Tuesday night turned out to be very exciting for us. We were all a little depressed that the brand spanking new Trader Vic's Las Vegas wasn't going to be open in time for our visit, but I managed to wangle an invitation to a preview party, which just happened to coincide with our visit. It was fabulous! They used a party room at the Planet Hollywood Hotel for the party, since Trader Vic's was still somewhat of a construction zone, but they did a great job decorating it and had more Trader Vic's cocktails and food than we could consume (hard to believe, I know) and we met some really nice people from Tiki Central there, who were eager to offer suggestions and advice about their city. We even got to take a tour of the facility and get an idea of what it will look like when it's done (this pic features Greg, who will be the general manager). Everyone looked great, Paul got pulled in front of the crowd to dance with the hula dancers and a good time was had by all. And, as a bonus, they were giving away coconut mugs like the one we bought at the Trader Vic's in Scottsdale, so we made it home with a set of four!
We were all dressed up after the party and not ready to call it a night, so we piled into a cab and headed for the Peppermill Lounge, which is considered one of the best makeout spots in the country and has a fabulous round fireplace within a basin of water in the middle. We got a sofa looking right toward the fountain, had some drinks and I'm pretty sure Paul got the picture before he turned in for the night.
After lunch at Carl's Jr. on Wednesday (another fast food chain we miss here in the northeast) we went to the Liberace Museum. Oh, boy, where do I start? Fabulous doesn't begin to describe the experience. We had tickets to the show, which is performed by Liberace tribute artist Wes Winters, who, in addition to being an incredible pianist and really, really funny performer, is a genuinely nice person and loved the shirt Paul was wearing, which I made, so that made me happy. We got to see tons of costumes, including the infamous hot pants costume (here's how he looked in it), jeweled pianos, cars and decor, and even slot machines (I love the detail on this one). I loved it all and even started to feel a little weepy toward the end, since he was known to be such a nice person, who loved his family and loved to put on great shows and bring joy to the world. And he loved gaudy spectacle and wore hot pink!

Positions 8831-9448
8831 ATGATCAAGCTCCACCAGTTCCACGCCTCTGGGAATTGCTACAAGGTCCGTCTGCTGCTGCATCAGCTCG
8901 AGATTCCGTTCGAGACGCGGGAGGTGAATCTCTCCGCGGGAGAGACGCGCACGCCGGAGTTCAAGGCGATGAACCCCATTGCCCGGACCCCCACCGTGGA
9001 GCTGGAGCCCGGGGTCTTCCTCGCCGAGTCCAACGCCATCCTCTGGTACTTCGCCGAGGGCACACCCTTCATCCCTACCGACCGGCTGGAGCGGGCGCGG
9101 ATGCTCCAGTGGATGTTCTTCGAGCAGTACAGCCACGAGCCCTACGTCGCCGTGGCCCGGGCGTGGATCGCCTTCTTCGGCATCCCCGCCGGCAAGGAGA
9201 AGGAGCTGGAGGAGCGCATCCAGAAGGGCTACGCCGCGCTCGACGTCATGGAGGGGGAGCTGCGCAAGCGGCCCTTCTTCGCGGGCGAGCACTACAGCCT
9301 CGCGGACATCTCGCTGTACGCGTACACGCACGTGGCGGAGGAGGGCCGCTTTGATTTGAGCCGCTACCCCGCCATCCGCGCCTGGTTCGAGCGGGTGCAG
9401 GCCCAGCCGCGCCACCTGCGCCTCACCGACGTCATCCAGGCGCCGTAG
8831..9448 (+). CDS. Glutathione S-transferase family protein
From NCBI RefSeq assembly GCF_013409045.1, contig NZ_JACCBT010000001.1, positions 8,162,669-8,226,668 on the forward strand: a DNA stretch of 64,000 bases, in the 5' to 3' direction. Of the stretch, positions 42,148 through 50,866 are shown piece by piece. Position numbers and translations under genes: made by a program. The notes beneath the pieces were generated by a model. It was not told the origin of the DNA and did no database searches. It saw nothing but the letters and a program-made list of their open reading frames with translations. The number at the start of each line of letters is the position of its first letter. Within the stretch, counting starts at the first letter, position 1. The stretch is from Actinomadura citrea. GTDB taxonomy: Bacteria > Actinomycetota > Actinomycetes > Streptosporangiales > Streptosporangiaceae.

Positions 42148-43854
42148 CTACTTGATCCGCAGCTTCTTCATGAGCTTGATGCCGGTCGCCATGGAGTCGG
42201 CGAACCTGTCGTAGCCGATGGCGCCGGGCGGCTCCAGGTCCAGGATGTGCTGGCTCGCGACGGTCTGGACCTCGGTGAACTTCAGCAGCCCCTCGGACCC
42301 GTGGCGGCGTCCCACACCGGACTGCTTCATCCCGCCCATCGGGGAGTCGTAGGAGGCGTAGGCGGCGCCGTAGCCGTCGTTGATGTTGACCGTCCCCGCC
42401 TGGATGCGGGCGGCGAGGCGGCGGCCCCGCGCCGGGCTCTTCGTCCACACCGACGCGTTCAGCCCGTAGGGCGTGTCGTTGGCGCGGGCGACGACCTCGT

We had some time to kill before the restaurant and bar affiliated with the museum opened, so we drove over to Sunset Park, which is where the Aku Aku moai, which used to reside at the Stardust Hotel, before it was unfortunately recently taken down, now lives. It's on an island in the middle of the lake, presumably to keep folks like us from getting too close! After that it was back to Carluccio's Tivoli Gardens, formerly Liberace's Tivoli Gardens, but which is still obviously very closely associated with the museum. We had a cocktail and some yummy crab stuffed shrimp appetizers and bread and were able to see the showroom, which is very glamorous, full of twinkle lights, Knoll chairs for a very swank '60s look, has a jeweled piano where Wes Winters entertains at night, and a bar designed by Liberace himself, with large inlaid piano keys. It was too much.